Sept. 27 (Bloomberg) -- Samsung Electronics Co., the world’s biggest maker of smartphones, offered to settle a European Union probe into whether it tried to use mobile-phone patents to hinder competition from Apple Inc.
“After lengthy discussions, Samsung has sent us a set of commitments seeking to address our concerns,” EU Competition Commissioner Joaquin Almunia said today in a speech in New York. “We will formally market test these proposed commitments with other market participants in the coming weeks.”
The European Commission, the EU’s antitrust regulator, told Samsung last December it may have violated competition rules by seeking injunctions against Apple products in various European countries based on essential technology patents, so-called standard-essential patents, or SEPs, that it owns.
The EU is cracking down on patent abuses as Google Inc.’s Motorola Mobility Holdings unit, Microsoft Corp., Apple and Samsung trade victories in divergent court rulings across the world on intellectual property. Almunia has said he is targeting “rules of the game” to prevent companies from unfairly leveraging their inventions to thwart rivals.
If, after it has tested Samsung’s remedies with rivals and complainants, the commission concludes that the commitments address its concerns, “we will take a commitment decision which would -- I believe -- bring clarity on SEPs and injunctions across the industry,” Almunia said today.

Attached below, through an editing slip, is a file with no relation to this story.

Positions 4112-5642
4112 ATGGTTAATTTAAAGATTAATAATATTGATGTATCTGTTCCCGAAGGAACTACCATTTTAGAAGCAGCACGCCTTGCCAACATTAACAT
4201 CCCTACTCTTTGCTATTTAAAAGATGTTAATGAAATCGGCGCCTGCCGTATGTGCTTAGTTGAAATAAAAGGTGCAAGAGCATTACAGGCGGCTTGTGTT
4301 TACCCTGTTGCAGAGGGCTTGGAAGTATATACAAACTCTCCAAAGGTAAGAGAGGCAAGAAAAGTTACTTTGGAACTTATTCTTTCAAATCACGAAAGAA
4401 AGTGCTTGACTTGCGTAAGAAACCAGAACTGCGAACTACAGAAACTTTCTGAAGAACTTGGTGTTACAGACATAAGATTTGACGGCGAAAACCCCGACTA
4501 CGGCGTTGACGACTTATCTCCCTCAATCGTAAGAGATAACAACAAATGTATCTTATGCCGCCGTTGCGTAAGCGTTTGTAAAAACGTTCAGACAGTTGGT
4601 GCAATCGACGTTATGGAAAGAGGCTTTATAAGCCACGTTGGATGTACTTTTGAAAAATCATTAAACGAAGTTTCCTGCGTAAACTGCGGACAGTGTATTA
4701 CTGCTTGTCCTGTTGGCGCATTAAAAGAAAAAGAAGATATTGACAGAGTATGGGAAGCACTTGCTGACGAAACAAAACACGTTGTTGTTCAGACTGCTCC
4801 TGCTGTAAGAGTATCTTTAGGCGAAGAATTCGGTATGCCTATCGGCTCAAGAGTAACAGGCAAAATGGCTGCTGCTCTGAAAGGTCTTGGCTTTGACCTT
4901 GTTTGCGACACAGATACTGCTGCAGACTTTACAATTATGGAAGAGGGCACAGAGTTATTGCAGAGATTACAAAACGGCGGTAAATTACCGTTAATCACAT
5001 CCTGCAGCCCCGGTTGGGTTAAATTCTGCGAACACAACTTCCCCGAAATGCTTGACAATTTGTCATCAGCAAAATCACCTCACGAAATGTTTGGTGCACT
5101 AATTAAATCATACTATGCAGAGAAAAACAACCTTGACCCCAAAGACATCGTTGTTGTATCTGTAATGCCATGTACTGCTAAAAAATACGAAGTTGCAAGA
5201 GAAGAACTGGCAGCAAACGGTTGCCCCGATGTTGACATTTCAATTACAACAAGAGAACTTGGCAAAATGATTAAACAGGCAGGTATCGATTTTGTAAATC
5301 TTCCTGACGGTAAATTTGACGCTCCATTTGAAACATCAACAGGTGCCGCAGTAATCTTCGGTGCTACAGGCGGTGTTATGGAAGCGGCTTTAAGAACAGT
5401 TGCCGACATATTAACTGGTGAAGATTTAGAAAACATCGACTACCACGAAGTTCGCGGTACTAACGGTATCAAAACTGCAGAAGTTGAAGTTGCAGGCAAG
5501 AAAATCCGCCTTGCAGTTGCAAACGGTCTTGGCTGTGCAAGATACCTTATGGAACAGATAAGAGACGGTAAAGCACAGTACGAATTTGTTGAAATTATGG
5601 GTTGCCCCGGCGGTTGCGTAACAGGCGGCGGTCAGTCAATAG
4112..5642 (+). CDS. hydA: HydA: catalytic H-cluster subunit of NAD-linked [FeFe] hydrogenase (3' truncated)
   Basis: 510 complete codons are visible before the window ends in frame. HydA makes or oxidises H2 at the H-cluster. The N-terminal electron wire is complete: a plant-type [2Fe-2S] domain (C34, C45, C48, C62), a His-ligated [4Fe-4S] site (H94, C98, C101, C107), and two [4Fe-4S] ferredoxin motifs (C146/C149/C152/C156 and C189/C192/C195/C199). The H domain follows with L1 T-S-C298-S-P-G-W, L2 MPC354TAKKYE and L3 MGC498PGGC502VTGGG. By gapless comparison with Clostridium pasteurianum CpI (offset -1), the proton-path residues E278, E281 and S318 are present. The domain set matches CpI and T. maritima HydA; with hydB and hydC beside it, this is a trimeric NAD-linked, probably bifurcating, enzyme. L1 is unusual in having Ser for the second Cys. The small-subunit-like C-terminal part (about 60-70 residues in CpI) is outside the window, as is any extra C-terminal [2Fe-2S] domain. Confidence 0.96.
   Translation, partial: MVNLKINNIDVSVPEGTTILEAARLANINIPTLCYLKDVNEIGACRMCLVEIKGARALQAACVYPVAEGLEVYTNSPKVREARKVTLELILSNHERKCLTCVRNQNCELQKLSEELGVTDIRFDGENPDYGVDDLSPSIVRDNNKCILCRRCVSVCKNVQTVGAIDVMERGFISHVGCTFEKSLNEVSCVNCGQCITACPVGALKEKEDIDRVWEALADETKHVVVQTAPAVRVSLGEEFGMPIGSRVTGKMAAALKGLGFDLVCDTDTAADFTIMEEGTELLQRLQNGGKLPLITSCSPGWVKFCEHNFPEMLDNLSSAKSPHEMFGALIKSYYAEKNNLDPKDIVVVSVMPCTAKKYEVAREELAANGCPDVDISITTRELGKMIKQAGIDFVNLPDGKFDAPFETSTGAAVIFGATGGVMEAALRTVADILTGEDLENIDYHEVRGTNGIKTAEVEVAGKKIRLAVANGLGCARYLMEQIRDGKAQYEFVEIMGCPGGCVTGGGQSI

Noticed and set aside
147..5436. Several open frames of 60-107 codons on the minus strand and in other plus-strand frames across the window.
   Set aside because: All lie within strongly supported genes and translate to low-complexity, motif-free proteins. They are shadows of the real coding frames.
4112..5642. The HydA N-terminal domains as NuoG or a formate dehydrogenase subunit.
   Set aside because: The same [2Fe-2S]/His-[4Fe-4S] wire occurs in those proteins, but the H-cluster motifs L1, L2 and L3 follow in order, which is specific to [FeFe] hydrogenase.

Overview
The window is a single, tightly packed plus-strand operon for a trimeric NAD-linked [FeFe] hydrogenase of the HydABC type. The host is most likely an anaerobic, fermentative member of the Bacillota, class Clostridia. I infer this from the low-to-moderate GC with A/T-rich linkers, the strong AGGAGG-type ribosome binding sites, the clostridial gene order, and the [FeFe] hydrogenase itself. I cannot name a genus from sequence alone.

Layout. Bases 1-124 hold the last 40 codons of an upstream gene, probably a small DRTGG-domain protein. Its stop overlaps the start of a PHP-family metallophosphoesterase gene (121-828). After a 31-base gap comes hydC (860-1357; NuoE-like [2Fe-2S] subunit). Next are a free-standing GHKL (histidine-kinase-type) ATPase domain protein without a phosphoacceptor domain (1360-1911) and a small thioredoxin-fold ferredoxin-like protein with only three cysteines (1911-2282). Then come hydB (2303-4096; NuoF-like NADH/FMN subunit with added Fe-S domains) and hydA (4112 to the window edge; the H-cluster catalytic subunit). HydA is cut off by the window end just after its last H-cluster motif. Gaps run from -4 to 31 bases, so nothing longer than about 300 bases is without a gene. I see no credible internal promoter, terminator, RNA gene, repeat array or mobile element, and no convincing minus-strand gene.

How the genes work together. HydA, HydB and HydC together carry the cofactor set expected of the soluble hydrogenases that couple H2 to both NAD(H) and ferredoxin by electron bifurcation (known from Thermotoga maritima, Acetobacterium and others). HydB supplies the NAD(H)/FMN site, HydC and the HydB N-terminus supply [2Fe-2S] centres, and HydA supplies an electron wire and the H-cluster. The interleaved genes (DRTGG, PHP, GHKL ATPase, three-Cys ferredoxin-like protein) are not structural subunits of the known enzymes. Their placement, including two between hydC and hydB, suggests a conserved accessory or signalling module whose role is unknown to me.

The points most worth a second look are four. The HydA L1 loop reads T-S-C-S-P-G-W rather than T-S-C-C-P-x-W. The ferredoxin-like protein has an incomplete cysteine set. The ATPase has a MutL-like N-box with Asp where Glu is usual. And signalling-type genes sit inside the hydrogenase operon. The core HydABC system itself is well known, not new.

Antoine Colombani, a spokesman for Almunia, declined to comment on the details of Samsung’s remedies.
Samsung based in Suwon, South Korea, said it has been “in constructive” talks with the EU. It declined to comment on what remedies it has offered.
“We believe our proposals will provide appropriate resolution to reduce uncertainties” concerning standard essential patents “and confirm our long-standing commitment to fair and reasonable licensing of our technologies,” the company said in an e-mailed statement. “Samsung has always preferred to compete in the marketplace, not in courtrooms, and we will continue to invest in our intellectual property rights to promote innovations to benefit consumers and the industry.”
Samsung began seeking injunctions against Apple in courts in EU countries in 2011, based on alleged infringement of patents for 3G technology, according to the commission. The two companies have filed duelling patent lawsuits around the world over a variety of intellectual property issues.
Under phone industry agreements on standards, companies owning the rights to essential technology must usually license it to competitors on fair, reasonable and non-discriminatory terms, known as FRAND.
When the disputed mobile-phone technology was adopted in Europe as a standard, Samsung “gave a commitment that it would license the patents which it had declared essential to the standard on FRAND terms,” the commission said in 2012.
Samsung failed to prevent the EU complaint when it announced on Dec. 18 it plans to withdraw injunctions in Europe that seek to block sales of Apple products.
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